US Subsidiary of Bitstamp Receives BitLicense from NY Regulator
Bitstamp USA, the United States subsidiary of leading Luxembourg-based cryptocurrency exchange Bitstamp, has been awarded a BitLicense from New York State’s financial regulator. This news comes via a press release from the New York Department of Financial Services (NYDFS) earlier today.
“BitLicense” is the colloquial term for the business license required to conduct virtual currency activities in New York State. People or companies who do business in New York are subject to this regulation. The license was originally designed by Benjamin Lawsky, New York’s first Superintendent of Financial Services, in July 2014. However, soon after, Lawsky announced he would be stepping down to found his own legal and consulting firm, later named the Lawsky Group, that would assist companies navigate the regulation he himself created only months earlier. This move seemed transparent to many in the cryptocurrency community, who accused Lawsky of creating the BitLicense to then exploit it for his own personal gain, while in the process creating unnecessary legal hurdles for crypto and blockchain development to thrive in New York.
According to the press release, Bitstamp USA is the nineteenth company to be awarded a BitLicense. The license will allow Bitstamp to establish services that allow customers to buy, sell, and trade Bitcoin (BTC) with US Dollars (USD), as well as other cryptocurrencies that were not specified.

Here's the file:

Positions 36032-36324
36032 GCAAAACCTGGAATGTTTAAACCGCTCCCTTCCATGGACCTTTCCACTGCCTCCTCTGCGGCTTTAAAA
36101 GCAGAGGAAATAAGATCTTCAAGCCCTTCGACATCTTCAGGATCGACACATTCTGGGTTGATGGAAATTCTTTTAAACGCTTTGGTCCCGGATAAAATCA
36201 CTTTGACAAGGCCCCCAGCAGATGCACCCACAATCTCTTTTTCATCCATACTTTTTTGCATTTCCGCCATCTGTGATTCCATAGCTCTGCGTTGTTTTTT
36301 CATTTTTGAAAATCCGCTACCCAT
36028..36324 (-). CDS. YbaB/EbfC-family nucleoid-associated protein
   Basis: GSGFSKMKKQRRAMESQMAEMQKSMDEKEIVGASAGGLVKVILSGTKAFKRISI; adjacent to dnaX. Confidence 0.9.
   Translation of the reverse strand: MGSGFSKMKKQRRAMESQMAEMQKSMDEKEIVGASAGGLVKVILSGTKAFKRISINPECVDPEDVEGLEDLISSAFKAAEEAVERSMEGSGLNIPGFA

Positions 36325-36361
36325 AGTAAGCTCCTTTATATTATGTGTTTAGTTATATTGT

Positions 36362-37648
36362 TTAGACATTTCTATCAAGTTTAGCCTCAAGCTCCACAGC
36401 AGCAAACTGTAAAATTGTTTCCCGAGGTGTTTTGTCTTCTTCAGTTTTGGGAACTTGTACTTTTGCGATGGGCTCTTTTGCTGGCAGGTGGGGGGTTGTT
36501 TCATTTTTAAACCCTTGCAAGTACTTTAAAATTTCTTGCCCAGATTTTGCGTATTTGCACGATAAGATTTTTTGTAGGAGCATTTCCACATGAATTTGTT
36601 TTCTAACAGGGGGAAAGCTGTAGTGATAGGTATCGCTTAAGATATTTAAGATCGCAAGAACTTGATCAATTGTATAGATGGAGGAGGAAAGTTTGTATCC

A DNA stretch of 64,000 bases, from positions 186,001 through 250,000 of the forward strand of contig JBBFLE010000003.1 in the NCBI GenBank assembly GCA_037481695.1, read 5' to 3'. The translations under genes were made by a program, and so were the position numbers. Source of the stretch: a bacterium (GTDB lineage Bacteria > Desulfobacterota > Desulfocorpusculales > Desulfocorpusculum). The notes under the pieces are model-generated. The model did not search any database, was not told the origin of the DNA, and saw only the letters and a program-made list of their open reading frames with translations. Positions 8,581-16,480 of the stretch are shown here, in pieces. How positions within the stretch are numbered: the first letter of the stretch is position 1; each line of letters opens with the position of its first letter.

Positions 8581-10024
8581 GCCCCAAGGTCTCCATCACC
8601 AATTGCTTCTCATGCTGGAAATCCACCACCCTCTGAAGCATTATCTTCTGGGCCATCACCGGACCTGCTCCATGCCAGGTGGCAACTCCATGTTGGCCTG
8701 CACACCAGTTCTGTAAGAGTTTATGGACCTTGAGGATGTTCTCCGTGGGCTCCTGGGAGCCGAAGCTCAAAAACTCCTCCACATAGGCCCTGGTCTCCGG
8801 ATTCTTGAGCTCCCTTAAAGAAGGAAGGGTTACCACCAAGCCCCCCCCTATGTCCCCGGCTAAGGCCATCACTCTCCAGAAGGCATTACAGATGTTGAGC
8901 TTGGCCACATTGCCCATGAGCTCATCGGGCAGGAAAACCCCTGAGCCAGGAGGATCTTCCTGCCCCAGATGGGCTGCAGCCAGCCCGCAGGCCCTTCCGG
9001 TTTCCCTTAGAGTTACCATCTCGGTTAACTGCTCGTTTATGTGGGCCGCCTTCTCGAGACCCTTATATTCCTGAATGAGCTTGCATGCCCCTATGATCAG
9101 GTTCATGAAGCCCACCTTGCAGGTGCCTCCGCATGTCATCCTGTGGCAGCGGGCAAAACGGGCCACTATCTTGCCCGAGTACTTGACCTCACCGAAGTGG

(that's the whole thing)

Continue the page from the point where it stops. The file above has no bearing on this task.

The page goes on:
Additionally, Bitstamp USA is licensed to “facilitate transfers of funds onto the Ripple Network, issuing Ripple Balances in USD, other virtual currencies, and select fiat currencies, including the Australian Dollar, British Pound, Euro, Swiss Franc, and Japanese Yen.”
After this regulatory approval, Bitstamp joins the ranks of other large crypto companies to receive a BitLicense, namely Coinbase, Square, Genesis Global Trading, and Circle Internet Financial.
In order to receive a BitLicense, companies must undergo a vigorous examination into their Anti-Money Laundering (AML) and Know Your Customer (KYC) compliance, in addition to their anti-fraud and cybersecurity practices.